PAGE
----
Can the population implosion be stopped?

Subscribers Only Content

High resolution image downloads are available to subscribers only.

Not a subscriber? Try one of the following options:



Get A Free 30 Day Trial.

No Obligation. No Automatic Rebilling. No Risk.

Tyrades! by Danny Tyree

“And when I die / and when I’m gone / there’ll be one child born, in this world / to carry on / to carry on.”

The song written by Laura Nyro and most famously performed by Blood, Sweat & Tears may have been overly optimistic.

According to the Wall Street Journal, the world is rapidly approaching a tipping point at which the birth rate won’t be enough to keep the population constant.

Climate-change prophets are probably jumping for joy (“Darn! I expelled more carbon dioxide. I should’ve settled for the wry smile!”), but demographics experts envision a multitude of problems in coming decades.

The economic impact of an aging population is obvious. With fewer consumers, who will maintain factory output by purchasing all the junk that keeps our landfills filled? All the messages we transmit into outer space in hopes of contacting aliens will have to include “We (heart) litterbugs!”

Nations will experience more and more difficulty meeting military enlistment goals. It’s like the Sixties slogan “Suppose they gave a war and nobody came – because they were all playing bingo.”

With fewer wage earners paying into Social Security, Medicare and pension funds, seniors will need to be increasingly inventive at making ends meet. (“Glad I still have my Daisy Red Ryder BB rifle. Them drones is good eatin’!”)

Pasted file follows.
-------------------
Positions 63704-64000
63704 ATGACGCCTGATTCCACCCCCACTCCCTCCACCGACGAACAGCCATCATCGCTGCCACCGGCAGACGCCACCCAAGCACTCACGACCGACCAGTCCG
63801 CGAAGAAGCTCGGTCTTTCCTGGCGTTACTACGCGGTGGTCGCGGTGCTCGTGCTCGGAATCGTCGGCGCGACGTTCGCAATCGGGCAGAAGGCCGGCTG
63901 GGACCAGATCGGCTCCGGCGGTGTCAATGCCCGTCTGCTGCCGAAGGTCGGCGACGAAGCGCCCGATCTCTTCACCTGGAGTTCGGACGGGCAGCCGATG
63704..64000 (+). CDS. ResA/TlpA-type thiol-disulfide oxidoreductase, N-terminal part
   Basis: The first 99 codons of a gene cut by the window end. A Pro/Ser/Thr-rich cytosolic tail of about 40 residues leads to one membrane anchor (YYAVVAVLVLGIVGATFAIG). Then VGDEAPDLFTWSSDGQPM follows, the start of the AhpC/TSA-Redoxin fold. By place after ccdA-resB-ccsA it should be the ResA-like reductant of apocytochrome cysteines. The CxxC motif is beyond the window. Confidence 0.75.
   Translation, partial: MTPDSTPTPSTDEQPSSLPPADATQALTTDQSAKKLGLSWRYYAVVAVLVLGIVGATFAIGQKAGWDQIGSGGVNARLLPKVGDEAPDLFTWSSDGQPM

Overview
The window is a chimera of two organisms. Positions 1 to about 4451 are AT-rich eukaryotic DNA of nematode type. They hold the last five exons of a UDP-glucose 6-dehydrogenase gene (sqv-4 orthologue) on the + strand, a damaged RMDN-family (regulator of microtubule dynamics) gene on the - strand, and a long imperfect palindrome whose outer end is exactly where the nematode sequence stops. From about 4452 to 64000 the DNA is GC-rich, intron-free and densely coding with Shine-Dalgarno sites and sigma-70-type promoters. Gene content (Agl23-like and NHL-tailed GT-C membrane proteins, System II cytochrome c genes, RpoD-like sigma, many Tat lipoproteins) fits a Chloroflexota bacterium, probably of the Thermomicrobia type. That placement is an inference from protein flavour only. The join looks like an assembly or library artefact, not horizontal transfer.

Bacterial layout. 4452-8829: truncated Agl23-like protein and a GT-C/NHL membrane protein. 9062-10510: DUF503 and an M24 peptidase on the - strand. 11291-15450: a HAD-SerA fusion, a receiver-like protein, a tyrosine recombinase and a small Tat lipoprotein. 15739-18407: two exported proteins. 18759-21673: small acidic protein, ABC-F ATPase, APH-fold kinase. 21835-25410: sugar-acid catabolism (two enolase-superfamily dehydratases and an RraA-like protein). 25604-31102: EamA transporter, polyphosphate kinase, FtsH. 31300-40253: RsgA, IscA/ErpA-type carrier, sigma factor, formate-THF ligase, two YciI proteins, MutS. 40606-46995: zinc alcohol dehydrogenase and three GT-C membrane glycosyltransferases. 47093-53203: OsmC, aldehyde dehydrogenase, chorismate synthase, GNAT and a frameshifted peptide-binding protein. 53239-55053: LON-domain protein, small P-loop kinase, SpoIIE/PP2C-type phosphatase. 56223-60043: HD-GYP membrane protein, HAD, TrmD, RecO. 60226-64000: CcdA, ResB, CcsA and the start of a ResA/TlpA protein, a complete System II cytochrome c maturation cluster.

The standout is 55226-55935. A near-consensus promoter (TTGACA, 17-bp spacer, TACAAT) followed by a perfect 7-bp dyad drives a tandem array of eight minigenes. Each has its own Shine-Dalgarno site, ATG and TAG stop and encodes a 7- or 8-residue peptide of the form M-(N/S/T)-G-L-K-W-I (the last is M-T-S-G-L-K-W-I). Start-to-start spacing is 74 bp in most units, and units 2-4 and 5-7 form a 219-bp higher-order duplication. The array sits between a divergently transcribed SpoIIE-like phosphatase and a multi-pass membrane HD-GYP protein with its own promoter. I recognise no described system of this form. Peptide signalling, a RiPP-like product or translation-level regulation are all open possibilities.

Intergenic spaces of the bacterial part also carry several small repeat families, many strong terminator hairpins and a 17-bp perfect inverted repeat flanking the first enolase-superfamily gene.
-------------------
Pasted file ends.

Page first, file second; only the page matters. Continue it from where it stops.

Don’t get me started on the inevitable theological dilemmas. (“How can I be holier than thou when there’s a shortage of ‘thous’?”)

Analysts also worry that having fewer siblings and cousins will leave future generations socially stunted. Well, in this case, AI can probably tell you all the same information as siblings and cousins. Just ask, “Who did Grandma really leave the heirloom jewelry to?” and get ready for an earful.

Infertility issues play a role in the declining birthrate, but the WSJ story focused on other factors. Bless the couples with the time, money and patience to produce large broods. But there is also a growing global recognition that (a) uteruses aren’t meant to be T-shirt cannons and (b) there’s something creepy about moms confiding, “Don’t tell the others, but you were always one of my three favorite backup children.”

The governments of various nations are encouraging childbirth with tactics such as tax deductions, extended maternity leave and expanded daycare; but so far, it’s difficult to reverse the downward trend.

Sure, parents would love to pitch in and honor a social compact; but they are hesitant to make a lifetime commitment when they have flashbacks to their childhood “best friend” cajoling them, “Hey, let’s both make a funny face during the class photograph. *Snicker* *Snicker*”

Perhaps Uncle Sam could make multiple rugrats more appealing by dispatching the Secret Service to clear the carpet of all those LEGO bricks, the Army Corps of Engineers to assemble swing sets or the Department of Transportation to reconfigure all GPS devices to declare, “Yes, we’re there yet!”

“Existential threats” are a dime a dozen; but unchecked, the population trend could be a genuine one.